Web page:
Tips for working with JSON APIs in JavaScript

Mar 05, 2014

Many unexpected errors can occur when you're working with an API. When you're consuming an API in JavaScript, one error can stop the entire JavaScript engine and completely break your app. Here are some tips to prevent this from happening.

Check to see if you actually received JSON

You might start your code like this:

The problem is that this code makes the assumption that the response from the server contains JSON in the response body. That is a logical conclusion since you are working with a JSON API, however, any seasoned API consumer can tell you that crazy stuff happens on the server side.

For example, a recent JSON API that I was working with had a proxy forwarding to a server that was either intentionally or un-intentionally removed from production. In this scenario the proxy server responded how Apache does by default with a 503 status code and the response body contained a description of the problem in HTML. Trying to parse HTML as JSON causes a JavaScript error and stopped the JavaScript engine from running anymore, thus breaking the entire app and making for a poor user experience.

There are a couple solutions here. The first is to check the HTTP status code on the response before doing anything. If it's not what you expected then don't try to parse the JSON. Here's an example:

This isn't foolproof however because it is still possible for the server to respond with a 200 status code (or the one you're expecting) and still have HTML in the response body.

In addition to checking the HTTP status code on the response, wrap the function that parses the JSON in a try/catch block. This way you can detect if there is an error parsing the response body and update the UI of your app to indicate that there was a problem to your user rather than the app abruptly ceasing to function. Here is an example:

Strictly check the structure of the JSON

When you read some documentation on the API you're working with you'll most likely see example responses. Don't assume that every response will be identical to the example. Stuff happens and sometimes properties in the JSON object are left out or are a different type than you're expecting. Always check the type of the variable before trying to use it. Additionally, check the value of the variable. As you can see in the code samples above, I'm expecting a string with a value, not an empty string. It's important to also check that the string has a value. Here is an example:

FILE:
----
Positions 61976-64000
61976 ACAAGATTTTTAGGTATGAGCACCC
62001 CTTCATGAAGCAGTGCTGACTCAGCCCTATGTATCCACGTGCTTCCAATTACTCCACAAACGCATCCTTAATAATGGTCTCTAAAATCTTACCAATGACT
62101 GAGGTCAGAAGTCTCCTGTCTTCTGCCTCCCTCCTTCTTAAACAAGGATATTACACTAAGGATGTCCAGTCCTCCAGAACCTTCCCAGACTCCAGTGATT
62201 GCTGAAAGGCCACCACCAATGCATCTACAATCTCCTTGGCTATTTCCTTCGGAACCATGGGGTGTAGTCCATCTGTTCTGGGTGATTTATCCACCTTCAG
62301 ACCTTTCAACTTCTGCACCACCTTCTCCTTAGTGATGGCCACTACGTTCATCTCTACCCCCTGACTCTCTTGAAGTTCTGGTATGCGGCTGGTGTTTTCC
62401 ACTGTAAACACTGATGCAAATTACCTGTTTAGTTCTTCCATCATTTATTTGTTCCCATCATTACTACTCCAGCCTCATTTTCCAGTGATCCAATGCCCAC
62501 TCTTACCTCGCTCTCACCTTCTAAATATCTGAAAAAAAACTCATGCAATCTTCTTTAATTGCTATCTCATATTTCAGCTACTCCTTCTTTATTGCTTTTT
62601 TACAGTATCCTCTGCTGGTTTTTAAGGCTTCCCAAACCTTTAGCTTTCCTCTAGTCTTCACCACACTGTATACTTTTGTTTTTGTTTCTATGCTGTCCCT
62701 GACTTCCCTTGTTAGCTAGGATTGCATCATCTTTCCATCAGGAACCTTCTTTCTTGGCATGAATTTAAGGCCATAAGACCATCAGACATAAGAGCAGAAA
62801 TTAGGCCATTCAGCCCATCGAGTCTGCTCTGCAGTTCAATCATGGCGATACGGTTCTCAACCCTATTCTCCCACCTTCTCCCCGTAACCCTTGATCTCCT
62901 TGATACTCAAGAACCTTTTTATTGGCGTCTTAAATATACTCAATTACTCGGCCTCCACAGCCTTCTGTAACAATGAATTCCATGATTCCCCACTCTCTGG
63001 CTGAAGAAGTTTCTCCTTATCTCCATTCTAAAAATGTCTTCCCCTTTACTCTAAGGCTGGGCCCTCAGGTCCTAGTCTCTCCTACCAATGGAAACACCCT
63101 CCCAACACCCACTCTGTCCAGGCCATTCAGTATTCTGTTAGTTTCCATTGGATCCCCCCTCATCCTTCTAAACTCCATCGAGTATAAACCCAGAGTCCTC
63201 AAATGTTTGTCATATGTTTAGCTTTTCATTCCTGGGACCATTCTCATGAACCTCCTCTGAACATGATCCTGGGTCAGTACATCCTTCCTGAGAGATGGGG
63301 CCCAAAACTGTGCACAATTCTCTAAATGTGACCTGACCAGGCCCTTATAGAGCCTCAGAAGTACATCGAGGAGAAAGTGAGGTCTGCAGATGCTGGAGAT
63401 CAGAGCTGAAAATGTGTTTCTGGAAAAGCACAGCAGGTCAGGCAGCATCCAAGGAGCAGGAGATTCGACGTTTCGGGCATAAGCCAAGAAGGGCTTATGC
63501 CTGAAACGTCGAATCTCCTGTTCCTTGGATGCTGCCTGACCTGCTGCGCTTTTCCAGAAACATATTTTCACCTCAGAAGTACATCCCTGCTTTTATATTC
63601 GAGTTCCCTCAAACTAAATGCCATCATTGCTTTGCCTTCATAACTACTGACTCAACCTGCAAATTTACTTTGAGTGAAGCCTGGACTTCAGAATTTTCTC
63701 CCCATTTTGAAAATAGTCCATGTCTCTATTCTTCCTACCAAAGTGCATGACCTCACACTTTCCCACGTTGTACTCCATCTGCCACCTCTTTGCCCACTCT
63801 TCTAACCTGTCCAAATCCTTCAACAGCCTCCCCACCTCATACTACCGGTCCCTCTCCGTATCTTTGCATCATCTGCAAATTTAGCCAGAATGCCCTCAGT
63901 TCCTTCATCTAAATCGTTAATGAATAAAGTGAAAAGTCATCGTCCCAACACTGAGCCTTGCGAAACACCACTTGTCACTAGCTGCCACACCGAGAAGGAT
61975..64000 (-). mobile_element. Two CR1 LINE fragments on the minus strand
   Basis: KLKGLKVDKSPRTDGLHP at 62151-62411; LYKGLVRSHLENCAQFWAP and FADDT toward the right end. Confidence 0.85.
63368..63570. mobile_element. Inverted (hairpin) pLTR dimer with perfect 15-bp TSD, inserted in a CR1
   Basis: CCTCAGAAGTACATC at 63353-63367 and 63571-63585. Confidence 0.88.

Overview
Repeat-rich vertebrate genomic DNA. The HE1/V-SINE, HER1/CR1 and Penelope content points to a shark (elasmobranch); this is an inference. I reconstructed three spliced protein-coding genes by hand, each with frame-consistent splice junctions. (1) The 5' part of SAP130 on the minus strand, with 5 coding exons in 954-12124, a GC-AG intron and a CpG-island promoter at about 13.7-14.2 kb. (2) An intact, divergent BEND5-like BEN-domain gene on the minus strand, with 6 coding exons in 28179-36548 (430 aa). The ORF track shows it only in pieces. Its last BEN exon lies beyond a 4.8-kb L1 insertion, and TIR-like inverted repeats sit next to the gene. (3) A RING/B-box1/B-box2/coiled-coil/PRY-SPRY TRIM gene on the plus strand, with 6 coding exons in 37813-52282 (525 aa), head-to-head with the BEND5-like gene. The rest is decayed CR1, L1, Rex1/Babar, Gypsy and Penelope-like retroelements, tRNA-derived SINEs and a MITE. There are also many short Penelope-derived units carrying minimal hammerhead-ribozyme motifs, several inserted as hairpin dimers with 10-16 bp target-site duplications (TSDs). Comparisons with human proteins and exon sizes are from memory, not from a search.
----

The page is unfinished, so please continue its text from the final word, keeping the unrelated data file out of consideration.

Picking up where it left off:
If you do it this way, you'll avoid the JavaScript error when the variable isn't the type you're expecting it to be and you'll be able to update the DOM to alert the user that something went wrong.

Report errors

At this point we have a great function checks which for many possible errors in the XHR response. However, if we leave the code like this, we'll be flying blind. That is, we'll have no idea how many times each error is occuring. When you get a bug report, in order to prioritize it, it's extremely helpful to know the scope (or how many times it is occuring in the wild). If you're using Google Analytics, you can do this easily with custom events. Here is an example:

Once you put this tracking in place you might be surprised how many errors occur. Below is a screenshot of the Google Analytics account from the Obama campaign once I put this tracking in place. It shows that, for the month of August 2012, we had 137,430 unique and 1,571,080 non-unique unexpected/malformed responses from our own internal APIs. Had we not strictly checked the type before trying to use properties of the JSON object in the response, that would have resulted in a lot of JavaScript errors.

Now we've checked for almost every type of problem with the response on the XHR request and we will know exactly how many times each problem will occur.

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